Gary also mentioned another quick method of turning multiple pieces of work that need to be identical, is by using a method called “Drop-Fingers”. These are lengths of wood or metal that are pivoted through a rod that must be securely fixed to the lathe or bench. The individual “Fingers” are specifically cut to length so that they will loosely rest on the rapidly spinning work piece and each finger will naturally drop away when the piece has been turned to the correct diameter or shape. There can be as many Drop Fingers as you need for your particular project.

……Oh yes, regarding the Idiot Stick… the magic may not be in the ‘method’ of hooking the elastic band, but more so in the ‘smoothness of the egg-shaped end and the strength of your finger and thumb.

Gary finished of the evening with the usual Table-top critique on items that were brought in by the members and as usual there was a bewildering array of first-class work that had been produced.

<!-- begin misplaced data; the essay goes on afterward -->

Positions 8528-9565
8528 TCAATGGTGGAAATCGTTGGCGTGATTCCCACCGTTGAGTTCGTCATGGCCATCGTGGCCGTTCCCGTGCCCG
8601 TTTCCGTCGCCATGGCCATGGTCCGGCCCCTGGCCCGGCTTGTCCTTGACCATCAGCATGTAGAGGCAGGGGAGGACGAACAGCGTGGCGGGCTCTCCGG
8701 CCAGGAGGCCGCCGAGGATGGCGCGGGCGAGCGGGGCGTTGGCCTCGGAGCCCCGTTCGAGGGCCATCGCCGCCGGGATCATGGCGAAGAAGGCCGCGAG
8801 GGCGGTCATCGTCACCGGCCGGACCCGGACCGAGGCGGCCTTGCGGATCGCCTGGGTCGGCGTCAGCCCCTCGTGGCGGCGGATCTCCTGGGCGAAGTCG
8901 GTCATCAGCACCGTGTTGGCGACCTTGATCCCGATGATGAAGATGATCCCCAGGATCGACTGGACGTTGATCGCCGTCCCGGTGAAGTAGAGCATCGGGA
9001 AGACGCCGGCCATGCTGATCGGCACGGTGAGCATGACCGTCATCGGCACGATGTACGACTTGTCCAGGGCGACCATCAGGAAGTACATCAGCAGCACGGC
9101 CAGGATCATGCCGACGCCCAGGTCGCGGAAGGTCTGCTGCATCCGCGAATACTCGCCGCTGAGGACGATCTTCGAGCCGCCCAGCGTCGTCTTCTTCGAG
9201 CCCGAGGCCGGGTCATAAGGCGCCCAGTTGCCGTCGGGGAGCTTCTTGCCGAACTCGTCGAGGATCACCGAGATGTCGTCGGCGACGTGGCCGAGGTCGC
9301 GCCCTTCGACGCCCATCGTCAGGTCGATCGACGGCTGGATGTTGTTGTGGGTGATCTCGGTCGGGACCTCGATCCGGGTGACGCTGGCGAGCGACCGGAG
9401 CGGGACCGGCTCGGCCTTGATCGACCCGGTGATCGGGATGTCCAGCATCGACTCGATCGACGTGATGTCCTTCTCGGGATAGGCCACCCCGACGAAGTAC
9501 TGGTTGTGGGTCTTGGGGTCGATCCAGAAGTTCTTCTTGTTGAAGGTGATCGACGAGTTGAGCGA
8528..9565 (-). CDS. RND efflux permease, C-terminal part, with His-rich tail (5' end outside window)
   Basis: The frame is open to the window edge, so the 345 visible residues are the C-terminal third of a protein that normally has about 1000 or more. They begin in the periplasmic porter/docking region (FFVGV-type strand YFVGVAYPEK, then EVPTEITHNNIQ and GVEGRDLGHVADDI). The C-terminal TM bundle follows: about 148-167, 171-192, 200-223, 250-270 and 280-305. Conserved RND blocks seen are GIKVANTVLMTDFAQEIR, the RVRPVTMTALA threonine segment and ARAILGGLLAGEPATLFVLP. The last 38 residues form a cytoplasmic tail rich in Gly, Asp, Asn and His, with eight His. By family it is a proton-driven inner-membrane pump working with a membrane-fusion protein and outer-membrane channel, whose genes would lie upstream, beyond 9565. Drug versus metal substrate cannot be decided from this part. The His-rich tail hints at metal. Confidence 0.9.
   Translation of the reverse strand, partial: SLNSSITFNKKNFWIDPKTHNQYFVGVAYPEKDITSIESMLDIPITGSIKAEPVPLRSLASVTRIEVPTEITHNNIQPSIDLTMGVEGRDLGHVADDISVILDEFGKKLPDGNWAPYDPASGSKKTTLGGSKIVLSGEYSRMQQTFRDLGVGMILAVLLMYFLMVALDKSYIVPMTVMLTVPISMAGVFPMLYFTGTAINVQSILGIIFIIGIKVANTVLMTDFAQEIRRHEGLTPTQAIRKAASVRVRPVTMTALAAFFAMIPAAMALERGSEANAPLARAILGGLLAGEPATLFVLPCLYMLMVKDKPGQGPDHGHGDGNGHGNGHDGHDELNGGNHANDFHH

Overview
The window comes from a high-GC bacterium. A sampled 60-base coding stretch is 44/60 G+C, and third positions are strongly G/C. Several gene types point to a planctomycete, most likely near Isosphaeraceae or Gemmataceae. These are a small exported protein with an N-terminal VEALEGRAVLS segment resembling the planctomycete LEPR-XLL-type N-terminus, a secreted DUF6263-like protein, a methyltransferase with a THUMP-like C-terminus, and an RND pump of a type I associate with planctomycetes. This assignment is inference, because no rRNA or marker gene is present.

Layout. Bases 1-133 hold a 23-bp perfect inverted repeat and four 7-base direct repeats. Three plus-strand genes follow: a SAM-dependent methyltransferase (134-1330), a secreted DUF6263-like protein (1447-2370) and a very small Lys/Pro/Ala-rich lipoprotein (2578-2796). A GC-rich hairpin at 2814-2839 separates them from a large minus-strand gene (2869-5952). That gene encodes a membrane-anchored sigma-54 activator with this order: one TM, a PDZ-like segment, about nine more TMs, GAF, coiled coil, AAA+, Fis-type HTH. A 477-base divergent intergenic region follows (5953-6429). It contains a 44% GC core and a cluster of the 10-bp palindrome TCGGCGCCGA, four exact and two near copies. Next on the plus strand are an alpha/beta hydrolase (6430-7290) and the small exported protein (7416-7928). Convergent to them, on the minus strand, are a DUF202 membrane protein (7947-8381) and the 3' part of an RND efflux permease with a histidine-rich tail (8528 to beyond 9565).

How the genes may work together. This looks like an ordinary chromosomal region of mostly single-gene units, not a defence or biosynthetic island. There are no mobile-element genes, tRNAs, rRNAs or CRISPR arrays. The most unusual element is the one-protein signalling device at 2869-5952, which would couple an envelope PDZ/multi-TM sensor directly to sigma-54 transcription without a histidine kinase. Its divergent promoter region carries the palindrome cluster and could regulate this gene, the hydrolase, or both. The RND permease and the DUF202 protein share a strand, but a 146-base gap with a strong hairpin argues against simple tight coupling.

The evening finished off with the Raffle.

Many thanks to Gary for his very interesting and humorous demo.

1st July – Gallery

13 July, 2019

3rd June – Paul Hannaby

28 June, 2019

H.W.A meeting on June 3rd 2019 was attended by 50 members, one new member Richard Nichols and two visitors, giving a total of 53.

The theme of the evening was a demonstration by Forest of Dene based professional woodturner Paul Hannaby. Paul has been woodturning for over 17 years and is a member of The Cotswold Craftsmen and regularly exhibits at a number of events, and gives demonstrations, tutorials and teaches woodturning classes to novices and other turners wishing to improve their techniques.

After setting up for the evening’s demonstration Paul realised that he had forgotten to bring his safety goggles so was (understandably) reluctant to start turning wood on a fast spinning lathe without that vital piece of personal safety equipment.

After a quick zip around several committee members to ask if they knew if a pair of safety goggles were stashed away in the outside lock-up, it was decided to send two willing volunteers to the nearby Screwfix (which was closing in 20 minutes) to purchase a pair of goggles. While the ‘goggle hunting party’ was away I asked Paul to fill the time by doing his critique of the members items on the display table. As is the norm nowadays there was a staggering amount of very good ‘produce’ for Paul to critique.